Image quality assessment by overlapping task-specific and task-agnostic measures: application to prostate multiparametric MR images for cancer segmentation

02/20/2022
by   Shaheer U. Saeed, et al.
UCL
2

Image quality assessment (IQA) in medical imaging can be used to ensure that downstream clinical tasks can be reliably performed. Quantifying the impact of an image on the specific target tasks, also named as task amenability, is needed. A task-specific IQA has recently been proposed to learn an image-amenability-predicting controller simultaneously with a target task predictor. This allows for the trained IQA controller to measure the impact an image has on the target task performance, when this task is performed using the predictor, e.g. segmentation and classification neural networks in modern clinical applications. In this work, we propose an extension to this task-specific IQA approach, by adding a task-agnostic IQA based on auto-encoding as the target task. Analysing the intersection between low-quality images, deemed by both the task-specific and task-agnostic IQA, may help to differentiate the underpinning factors that caused the poor target task performance. For example, common imaging artefacts may not adversely affect the target task, which would lead to a low task-agnostic quality and a high task-specific quality, whilst individual cases considered clinically challenging, which can not be improved by better imaging equipment or protocols, is likely to result in a high task-agnostic quality but a low task-specific quality. We first describe a flexible reward shaping strategy which allows for the adjustment of weighting between task-agnostic and task-specific quality scoring. Furthermore, we evaluate the proposed algorithm using a clinically challenging target task of prostate tumour segmentation on multiparametric magnetic resonance (mpMR) images, from 850 patients. The proposed reward shaping strategy, with appropriately weighted task-specific and task-agnostic qualities, successfully identified samples that need re-acquisition due to defected imaging process.

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1 Introduction

1.1 Image quality assessment

Image quality assessment (IQA) is utilised extensively in medical imaging and can help to ensure that intended downstream clinical tasks for medical images, such as diagnostic, navigational or therapeutic tasks, can be reliably performed. It has been demonstrated that poor image quality may adversely impact task performance (Davis et al., 2009; Wu et al., 2017; Chow and Paramesran, 2016). In these scenarios IQA can help to ensure that the negatively impacted performance can be counter-acted for example by flagging samples for re-acquisition or defect correction. Most medical images are acquired with an intended clinical task, however, despite the task-dependent nature of medical images, IQA is often studied in task-agnostic settings (Chow and Paramesran, 2016)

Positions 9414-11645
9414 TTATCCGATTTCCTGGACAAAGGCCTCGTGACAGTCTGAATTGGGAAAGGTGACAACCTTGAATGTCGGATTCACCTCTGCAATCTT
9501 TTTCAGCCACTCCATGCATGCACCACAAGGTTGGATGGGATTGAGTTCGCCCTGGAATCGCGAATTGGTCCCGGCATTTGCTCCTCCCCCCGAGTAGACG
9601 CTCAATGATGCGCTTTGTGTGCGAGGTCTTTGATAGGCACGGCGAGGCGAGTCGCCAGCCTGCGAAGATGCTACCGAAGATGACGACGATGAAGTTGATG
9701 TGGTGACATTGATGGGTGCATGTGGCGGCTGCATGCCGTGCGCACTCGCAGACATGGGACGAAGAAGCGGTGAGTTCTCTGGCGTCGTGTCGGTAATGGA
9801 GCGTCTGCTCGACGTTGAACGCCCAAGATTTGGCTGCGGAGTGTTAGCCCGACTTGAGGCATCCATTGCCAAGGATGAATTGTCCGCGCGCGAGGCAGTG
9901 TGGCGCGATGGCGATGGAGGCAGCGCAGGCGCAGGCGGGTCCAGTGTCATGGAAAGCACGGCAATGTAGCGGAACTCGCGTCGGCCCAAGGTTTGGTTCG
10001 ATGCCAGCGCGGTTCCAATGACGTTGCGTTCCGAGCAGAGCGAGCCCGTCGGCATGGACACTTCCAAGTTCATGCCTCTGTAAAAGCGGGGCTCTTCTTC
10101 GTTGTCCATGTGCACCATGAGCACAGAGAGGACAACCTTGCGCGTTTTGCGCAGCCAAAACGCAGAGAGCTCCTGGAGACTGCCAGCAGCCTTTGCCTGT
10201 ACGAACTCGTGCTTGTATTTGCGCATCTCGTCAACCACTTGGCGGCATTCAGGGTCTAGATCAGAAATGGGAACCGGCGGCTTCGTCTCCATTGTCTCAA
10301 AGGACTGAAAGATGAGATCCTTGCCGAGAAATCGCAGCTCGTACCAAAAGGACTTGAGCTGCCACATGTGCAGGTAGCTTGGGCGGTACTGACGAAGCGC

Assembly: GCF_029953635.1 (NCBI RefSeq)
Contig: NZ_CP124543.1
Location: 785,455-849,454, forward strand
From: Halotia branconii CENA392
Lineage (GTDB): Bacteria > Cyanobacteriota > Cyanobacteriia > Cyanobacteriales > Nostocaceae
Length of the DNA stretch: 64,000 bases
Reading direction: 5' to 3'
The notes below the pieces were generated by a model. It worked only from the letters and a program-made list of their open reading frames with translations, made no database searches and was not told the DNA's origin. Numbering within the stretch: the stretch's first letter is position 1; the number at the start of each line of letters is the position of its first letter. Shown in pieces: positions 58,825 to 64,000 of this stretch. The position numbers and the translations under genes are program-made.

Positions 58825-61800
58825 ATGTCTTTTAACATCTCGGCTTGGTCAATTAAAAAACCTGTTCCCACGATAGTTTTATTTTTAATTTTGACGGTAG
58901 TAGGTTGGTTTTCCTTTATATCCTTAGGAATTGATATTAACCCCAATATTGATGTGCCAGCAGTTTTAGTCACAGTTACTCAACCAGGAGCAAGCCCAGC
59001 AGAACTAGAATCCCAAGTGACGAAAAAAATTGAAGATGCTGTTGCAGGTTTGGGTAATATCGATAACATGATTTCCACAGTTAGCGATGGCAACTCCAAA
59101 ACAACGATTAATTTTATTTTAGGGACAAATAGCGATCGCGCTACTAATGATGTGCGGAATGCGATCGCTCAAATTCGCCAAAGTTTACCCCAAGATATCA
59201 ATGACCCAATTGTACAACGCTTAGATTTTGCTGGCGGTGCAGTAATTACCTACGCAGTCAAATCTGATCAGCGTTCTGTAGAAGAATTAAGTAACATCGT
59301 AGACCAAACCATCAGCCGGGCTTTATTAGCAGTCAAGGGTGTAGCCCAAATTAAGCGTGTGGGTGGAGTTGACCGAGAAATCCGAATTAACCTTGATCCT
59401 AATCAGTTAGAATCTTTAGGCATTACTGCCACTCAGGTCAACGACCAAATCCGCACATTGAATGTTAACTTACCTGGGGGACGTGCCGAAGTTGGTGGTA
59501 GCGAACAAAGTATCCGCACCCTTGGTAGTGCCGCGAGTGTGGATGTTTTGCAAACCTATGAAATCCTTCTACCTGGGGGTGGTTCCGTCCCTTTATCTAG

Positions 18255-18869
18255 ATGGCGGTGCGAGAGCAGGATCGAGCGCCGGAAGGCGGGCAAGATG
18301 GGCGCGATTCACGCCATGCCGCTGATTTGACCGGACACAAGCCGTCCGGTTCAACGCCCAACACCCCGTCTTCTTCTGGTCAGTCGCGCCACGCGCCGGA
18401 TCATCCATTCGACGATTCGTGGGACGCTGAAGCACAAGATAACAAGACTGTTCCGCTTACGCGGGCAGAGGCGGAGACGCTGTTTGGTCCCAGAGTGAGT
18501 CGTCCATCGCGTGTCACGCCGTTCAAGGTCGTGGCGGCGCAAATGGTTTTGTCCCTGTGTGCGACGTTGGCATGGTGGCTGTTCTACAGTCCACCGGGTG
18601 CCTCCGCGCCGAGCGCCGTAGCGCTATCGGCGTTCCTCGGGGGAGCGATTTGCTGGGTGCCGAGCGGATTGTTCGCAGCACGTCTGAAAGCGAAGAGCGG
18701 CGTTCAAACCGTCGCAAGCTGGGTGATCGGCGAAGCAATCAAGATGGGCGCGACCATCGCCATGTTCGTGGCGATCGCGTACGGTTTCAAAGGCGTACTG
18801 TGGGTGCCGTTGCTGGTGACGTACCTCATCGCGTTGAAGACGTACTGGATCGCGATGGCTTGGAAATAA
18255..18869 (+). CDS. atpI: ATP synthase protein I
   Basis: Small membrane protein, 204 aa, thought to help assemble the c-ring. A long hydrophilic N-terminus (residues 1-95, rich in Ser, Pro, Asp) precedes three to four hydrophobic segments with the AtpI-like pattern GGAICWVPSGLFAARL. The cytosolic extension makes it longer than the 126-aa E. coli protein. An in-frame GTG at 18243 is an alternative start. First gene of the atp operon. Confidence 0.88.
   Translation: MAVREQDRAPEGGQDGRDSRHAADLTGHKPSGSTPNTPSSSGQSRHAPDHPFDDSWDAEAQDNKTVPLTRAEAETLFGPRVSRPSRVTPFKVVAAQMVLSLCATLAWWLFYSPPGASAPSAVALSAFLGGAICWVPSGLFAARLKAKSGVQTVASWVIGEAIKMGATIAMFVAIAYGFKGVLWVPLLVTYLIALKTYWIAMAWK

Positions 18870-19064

, in which the task is independently performed or, for automated tasks, the task predictors (e.g. machine learning models) are disregarded. Where task-specific IQA, which accounts for the impact of an image on a downstream task, is studied, the impact is usually quantified subjectively by human observers or is learnt from subjective human labels.

Both manual and automated methods have been proposed for task-agnostic as well as task-specific IQA. In clinical practice, manually assessing images for their perceived impact on the target task is common practice (Chow and Paramesran, 2016). Usually, manual assessment involves subjectively defined criteria used to assess images where the criteria may or may not account for the impact of image quality on the target task (Chow and Paramesran, 2016; Loizou et al., 2006; Hemmsen et al., 2010; Shima et al., 2007; De Angelis et al., 2007; Chow and Rajagopal, 2015). Automated methods to IQA, either task-specific or task-agnostic, enable reproducible measurements and reduce subjective human interpretation (Chow and Paramesran, 2016). So called no-reference automated methods capture image features common across low or high quality images, in order to perform IQA (Dutta et al., 2013; Kalayeh et al., 2013; Mortamet et al., 2009; Woodard and Carley-Spencer, 2006)

. The selected common features may be task-specific in some cases, however, these methods are often task-agnostic since the kinds of features selected in general have no bearing on a specific clinical task (e.g. distortion lying outside gland boundaries for gland segmentation). Full- and reduced-reference automated methods use a single or a set of reference images and produce IQA measurements by quantifying similarity to the reference images

(Fuderer, 1988; Jiang et al., 2007; Miao et al., 2008; Wang et al., 2004; Kumar and Rattan, 2012; Kumar et al., 2011; Rangaraju et al., 2012; Kowalik-Urbaniak et al., 2014; Huo et al., 2006; Kaufman et al., 1989; Henkelman, 1985; Dietrich et al., 2007; Shiao et al., 2007; Geissler et al., 2007; Salem et al., 2002; Shiao et al., 2007; Choong et al., 2006; Daly, 1992). The selection of the reference, to which similarity is computed, is usually either done manually or using a set of subjectively defined criteria which may or may not account for impact on a clinical task.

Recent deep learning based approaches to IQA also rely on human labels of IQA and offer fast inference